Multiculturalism Society: A Double Edged Sword

Living in a multicultural society among people of different faiths, ethnicity, and nationalities has a number of obvious advantages as well as disadvantages. If an individual, or the society as a whole, is able to tap the positive synergy of diversity, there are enormous benefits to be gained. On the other hand, we are just as likely to reap the equally destructive downside of religious hatred, ethnic rivalries, and nationalist jingoism, if we choose to ignore the pitfalls.
Multicultural and diverse communities enable societies to benefit from a diversity of skills. Consider the reasons behind the rise of the United States as a major world power in the last two centuries. The philosophy of the country's Constitution was based on the strict separation of religion from the affairs of the State, freedom, and liberty. This enabled people of different faiths to make America their home without fear; the country also attracted a diverse mix of talented people from around the globe and provided them with the opportunity to pursue the "American Dream." As a result, the enormous energies of a whole mass of people, working for their own individual well-being, unleashed a positive synergy for the benefit of an entire society. The path to the country's development and a harmonious society has, however, not been without its share of hiccups. The issue of slavery, for example, had threatened to tear the Union apart at the very outset and racism has, at various times in the country's history, jeopardized the harmonious development of its multicultural society.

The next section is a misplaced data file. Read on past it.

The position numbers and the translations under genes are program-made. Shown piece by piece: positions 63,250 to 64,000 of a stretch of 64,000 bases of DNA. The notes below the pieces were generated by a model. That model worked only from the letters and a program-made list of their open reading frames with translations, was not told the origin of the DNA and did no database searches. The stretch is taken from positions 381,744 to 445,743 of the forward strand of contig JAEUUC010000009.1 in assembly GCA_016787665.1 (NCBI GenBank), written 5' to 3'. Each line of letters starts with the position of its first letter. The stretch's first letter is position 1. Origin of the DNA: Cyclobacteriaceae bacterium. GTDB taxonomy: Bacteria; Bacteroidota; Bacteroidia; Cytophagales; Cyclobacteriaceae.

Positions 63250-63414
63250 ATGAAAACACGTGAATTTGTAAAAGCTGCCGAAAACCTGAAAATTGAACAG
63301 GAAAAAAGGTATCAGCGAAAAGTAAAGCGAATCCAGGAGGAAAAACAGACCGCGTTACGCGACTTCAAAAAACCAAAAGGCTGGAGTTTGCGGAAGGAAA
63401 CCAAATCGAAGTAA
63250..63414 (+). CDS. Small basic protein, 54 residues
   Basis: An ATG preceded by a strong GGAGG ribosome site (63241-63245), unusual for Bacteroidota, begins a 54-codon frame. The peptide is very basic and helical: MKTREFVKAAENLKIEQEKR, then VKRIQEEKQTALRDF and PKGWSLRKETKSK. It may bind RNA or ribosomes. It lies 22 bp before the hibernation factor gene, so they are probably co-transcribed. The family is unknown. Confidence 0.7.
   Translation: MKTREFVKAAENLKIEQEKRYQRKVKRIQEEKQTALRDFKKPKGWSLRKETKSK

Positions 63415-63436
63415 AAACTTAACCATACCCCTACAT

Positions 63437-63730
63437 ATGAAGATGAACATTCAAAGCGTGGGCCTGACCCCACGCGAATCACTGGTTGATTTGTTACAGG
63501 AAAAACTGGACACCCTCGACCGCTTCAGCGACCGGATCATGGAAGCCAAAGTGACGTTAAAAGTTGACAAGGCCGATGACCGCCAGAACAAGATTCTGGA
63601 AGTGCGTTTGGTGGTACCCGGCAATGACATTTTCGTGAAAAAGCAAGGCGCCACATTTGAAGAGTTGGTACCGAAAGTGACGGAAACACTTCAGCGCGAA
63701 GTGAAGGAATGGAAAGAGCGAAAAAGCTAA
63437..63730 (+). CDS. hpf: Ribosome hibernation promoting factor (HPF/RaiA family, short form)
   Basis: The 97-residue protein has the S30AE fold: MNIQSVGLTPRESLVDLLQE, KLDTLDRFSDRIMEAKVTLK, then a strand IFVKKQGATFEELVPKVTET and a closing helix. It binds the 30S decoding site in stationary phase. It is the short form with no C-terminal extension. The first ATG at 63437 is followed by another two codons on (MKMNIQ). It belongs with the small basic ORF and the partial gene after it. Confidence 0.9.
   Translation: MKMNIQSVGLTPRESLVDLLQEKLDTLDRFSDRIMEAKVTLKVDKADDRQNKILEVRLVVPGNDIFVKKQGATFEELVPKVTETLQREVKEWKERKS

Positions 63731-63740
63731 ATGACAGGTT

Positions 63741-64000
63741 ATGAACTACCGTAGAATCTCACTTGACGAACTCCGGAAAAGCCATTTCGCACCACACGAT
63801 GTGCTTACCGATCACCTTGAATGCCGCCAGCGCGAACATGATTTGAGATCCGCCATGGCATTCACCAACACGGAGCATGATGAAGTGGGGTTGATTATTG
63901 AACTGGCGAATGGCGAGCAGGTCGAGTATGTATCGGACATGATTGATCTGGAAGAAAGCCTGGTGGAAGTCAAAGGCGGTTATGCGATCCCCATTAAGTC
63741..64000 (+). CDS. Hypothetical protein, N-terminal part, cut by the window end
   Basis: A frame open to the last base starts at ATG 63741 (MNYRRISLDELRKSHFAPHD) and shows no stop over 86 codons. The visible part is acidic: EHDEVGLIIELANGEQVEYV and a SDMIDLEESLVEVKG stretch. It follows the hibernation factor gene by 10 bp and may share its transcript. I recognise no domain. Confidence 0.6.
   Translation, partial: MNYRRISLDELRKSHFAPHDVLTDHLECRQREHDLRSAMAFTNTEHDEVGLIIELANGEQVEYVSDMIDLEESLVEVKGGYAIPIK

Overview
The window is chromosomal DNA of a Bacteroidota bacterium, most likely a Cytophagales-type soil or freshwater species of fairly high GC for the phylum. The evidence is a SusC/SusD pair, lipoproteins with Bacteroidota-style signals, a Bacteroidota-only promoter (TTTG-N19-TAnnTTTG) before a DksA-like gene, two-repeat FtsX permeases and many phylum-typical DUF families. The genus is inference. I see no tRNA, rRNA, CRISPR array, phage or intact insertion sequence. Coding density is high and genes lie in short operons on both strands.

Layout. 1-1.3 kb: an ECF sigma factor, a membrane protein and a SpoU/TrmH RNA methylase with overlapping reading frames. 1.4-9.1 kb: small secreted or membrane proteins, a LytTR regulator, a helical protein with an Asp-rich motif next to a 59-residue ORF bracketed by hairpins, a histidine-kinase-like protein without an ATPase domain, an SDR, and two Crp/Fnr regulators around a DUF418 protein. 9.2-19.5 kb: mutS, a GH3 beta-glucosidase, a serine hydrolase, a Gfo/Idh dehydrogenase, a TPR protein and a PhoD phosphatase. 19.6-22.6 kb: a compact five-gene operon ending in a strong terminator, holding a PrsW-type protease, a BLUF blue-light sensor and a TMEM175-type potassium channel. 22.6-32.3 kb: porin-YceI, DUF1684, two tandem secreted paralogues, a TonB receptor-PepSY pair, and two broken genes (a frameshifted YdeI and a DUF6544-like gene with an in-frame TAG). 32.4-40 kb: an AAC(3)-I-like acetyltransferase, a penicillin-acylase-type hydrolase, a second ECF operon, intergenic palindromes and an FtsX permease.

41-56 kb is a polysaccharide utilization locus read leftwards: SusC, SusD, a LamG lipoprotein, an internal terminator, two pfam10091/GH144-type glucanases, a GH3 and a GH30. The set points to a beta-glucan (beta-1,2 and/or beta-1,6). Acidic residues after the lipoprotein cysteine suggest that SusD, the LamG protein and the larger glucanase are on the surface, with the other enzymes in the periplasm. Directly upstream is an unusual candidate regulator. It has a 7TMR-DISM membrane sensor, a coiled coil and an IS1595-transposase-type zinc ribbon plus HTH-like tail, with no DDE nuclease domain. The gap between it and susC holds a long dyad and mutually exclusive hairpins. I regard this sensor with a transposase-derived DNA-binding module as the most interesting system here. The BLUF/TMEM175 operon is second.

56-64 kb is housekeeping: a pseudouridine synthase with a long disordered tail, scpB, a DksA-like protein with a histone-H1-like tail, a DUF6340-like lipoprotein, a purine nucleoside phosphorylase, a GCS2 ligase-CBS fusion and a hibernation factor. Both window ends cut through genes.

Another advantage of living in a multicultural society is that it provides us with an opportunity to appreciate, understand, and accept other people's customs and cultures. Such ability, apart from developing our own personalities in a positive way, has become particularly important in a globalized world where it can be put to good effect. In an increasingly co…

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